And though we’ve placed an emphasis on Bluetooth 5 being faster and going further than before, there’s more to it than just that. It also facilitates additional location-based functionality. It can boost the uptake of Beacon technology for improved indoor navigation in areas such as shopping centres.

That’s thanks to Bluetooth 5 adding ” more capacity to advertising transmission”, it can transmit more information to other compatible devices without having to form an actual connection.

Bluetooth 5 also adds location and navigation functionality, allowing Beacons to transmit custom information without connection and application barriers. In other words, you won’t need to install an app or go through connection set-ups to receive specific location-based information from Bluetooth Beacons.

Bluetooth 5: The Age of IoT

Bluetooth 4.2 added features to help grease the wheels with the ‘Internet of Things’, and Bluetooth 5 places more of an emphasis on it.

Its longer range means it can work in a similar fashion as Wi-Fi does in the home. As Mark Powell, executive director of the Bluetooth SIG explains: “increasing operation range will enable connections to IoT devices that extend far beyond the walls of a typical home.”

The added capacity helps more smart household devices talk to each other, but the increase in broadcast capacity means it can communicate much more easily too.

And the speed, of course, should help matters. Data transferred faster means devices spend less time interacting with one other, therefore reducing power consumption. In that sense, the use of Bluetooth 5 is a win-win-win for IoT devices.

Which devices support Bluetooth 5?

Samsung’s Galaxy S8 was their first smartphone to feature Bluetooth 5 and everything that followed it from the S8 Plus and Note 8, to the S23 have incorporated it. It’s become a standard feature in Samsung’s smartphone line-up, with the Dual Audio feature is only possible because of Bluetooth 5.

And they’re not the only smartphones that carry it. Apple first added Bluetooth 5 with its iPhone 8 smartphone with the iPhone 14 support Bluetooth 5.3. And Chinese smartphone manufacturer OnePlus also plugged it into its 6 phone and beyond.

iPhone 14 Plus back 2
Image Credit (Trusted Reviews)

It features in a wide range of wireless speakers from brands such as Marshall, JBL, Sony, Cleer Audio, Ultimate Ears, and Sonos. The Apple HomePod 2 has Bluetooth 5 listed in its features, but it only uses it for set up purposes and not for streaming audio.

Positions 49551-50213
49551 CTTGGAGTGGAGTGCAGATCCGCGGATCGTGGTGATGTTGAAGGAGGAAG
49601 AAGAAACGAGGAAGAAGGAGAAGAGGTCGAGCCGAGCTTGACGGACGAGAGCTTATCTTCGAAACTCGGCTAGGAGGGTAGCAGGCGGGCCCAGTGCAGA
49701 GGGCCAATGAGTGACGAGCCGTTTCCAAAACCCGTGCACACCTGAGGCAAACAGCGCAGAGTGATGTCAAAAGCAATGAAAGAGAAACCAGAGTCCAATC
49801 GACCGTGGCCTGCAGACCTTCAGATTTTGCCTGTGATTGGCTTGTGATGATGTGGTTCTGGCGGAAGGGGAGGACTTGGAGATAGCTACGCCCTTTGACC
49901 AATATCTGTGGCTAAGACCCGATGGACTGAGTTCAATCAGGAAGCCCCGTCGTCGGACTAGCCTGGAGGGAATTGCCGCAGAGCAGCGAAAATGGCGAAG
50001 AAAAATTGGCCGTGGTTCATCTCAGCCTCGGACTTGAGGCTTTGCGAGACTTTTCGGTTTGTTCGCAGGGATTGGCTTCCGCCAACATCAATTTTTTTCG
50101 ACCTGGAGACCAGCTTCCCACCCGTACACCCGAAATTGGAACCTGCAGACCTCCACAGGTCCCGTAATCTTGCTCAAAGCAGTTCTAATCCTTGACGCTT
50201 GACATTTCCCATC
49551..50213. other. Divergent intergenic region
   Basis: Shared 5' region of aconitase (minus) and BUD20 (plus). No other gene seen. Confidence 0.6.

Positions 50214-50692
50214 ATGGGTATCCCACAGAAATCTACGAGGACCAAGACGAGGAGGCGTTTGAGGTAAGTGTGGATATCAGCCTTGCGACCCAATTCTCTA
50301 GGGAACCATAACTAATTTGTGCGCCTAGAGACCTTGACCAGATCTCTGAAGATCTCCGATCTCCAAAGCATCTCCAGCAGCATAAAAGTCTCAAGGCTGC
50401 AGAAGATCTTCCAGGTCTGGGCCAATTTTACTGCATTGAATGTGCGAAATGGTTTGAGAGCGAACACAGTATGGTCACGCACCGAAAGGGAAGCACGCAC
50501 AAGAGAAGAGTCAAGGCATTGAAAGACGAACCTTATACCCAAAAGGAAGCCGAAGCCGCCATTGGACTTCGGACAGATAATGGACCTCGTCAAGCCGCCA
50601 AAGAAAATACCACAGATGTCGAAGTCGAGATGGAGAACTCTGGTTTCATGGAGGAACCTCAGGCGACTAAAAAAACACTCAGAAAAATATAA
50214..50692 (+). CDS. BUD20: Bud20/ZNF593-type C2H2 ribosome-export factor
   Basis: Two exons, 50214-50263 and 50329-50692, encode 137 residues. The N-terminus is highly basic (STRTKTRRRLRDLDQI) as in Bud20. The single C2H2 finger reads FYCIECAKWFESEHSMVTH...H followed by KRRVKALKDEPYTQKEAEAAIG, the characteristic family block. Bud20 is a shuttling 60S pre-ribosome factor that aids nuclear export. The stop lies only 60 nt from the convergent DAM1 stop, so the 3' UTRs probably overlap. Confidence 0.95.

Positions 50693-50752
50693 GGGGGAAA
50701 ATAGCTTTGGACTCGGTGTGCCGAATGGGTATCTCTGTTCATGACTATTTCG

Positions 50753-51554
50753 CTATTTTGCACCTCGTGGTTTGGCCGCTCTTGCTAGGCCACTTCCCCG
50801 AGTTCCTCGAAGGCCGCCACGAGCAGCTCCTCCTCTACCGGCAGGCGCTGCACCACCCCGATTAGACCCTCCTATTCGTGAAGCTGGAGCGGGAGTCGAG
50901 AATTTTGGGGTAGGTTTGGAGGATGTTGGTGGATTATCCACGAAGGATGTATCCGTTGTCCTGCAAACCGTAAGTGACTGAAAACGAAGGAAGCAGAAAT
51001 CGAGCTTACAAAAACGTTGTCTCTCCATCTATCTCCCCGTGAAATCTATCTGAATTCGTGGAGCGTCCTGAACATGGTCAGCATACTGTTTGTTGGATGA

Every headphone that hits the market pretty supports Bluetooth 5, from the likes of the Sony WH-1000XM5, to more affordable efforts like the 1More SonoFlow. Again, not all of them support the features like multipoint support, so you’ll have to look closely before you buy if you want certain features.

What is Bluetooth 5.3?

After Bluetooth 5 was established, there have been core updates to the standard that have brought more features. First there was Bluetooth 5.1 followed by 5.2, and now there’s Bluetooth 5.3.

Bluetooth LE Audio main

Bluetooth 5.1 added more accurate tracking compatibility, which is useful if you use Bluetooth-based tag such as Tile as it can now track items down to the centimetre. Bluetooth 5.2 added a few (boring) features, but of most importance was advancements in LE Audio that brought about faster pairing capabilities and prolonged battery life.

The front of the Tile sticker
Image Credit (Trusted Reviews)

Bluetooth 5.3 was a more minor update, making communication between products more efficient by reducing the back and forth ‘talking’ between them. Products that support Bluetooth 5.3 can also switch between low and heavy-duty cycles.

The former is intended to save on energy consumption while the latter is what is when the product is in-use (i.e., listening to music or receiving a call). Battery can be saved when not in use, but then as soon as they’re in use, it jumps back into heavy-duty cycle without lag that might spoil the experience.

Is Bluetooth 5 backwards compatible? 

So, what about devices that use older Bluetooth standards, like Bluetooth 4?

The good news is that Bluetooth 5 is backward compatible with Bluetooth 4, 4.1 and 4.2. This means you can use your Bluetooth 5-supported phone with headphones, speakers, smartwatches and more running the outdated standard, though you won’t get all the benefits of Bluetooth 5 this way. 

And while Bluetooth 5 is backwards compatible with older versions, other devices need to support it otherwise you won’t get any of the advantages mentioned above. So while a smartphone using Bluetooth 5 can talk to a wireless speaker that uses Bluetooth 4.2, you won’t get the benefits of better speeds or increased range.